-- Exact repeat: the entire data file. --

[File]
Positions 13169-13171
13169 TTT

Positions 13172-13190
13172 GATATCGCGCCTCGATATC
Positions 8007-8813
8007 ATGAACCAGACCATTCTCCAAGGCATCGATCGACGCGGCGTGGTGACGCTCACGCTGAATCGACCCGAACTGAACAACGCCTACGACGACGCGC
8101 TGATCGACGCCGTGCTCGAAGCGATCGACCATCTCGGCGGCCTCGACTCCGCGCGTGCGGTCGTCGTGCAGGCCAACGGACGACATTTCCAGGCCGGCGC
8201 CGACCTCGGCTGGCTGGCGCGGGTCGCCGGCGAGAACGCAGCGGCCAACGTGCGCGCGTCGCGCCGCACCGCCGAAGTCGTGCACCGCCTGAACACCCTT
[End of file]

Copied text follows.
Positions 13169-13171
13169 TTT

Positions 13172-13190
13172 GATATCGCGCCTCGATATC
Positions 8007-8813
8007 ATGAACCAGACCATTCTCCAAGGCATCGATCGACGCGGCGTGGTGACGCTCACGCTGAATCGACCCGAACTGAACAACGCCTACGACGACGCGC
8101 TGATCGACGCCGTGCTCGAAGCGATCGACCATCTCGGCGGCCTCGACTCCGCGCGTGCGGTCGTCGTGCAGGCCAACGGACGACATTTCCAGGCCGGCGC
8201 CGACCTCGGCTGGCTGGCGCGGGTCGCCGGCGAGAACGCAGCGGCCAACGTGCGCGCGTCGCGCCGCACCGCCGAAGTCGTGCACCGCCTGAACACCCTT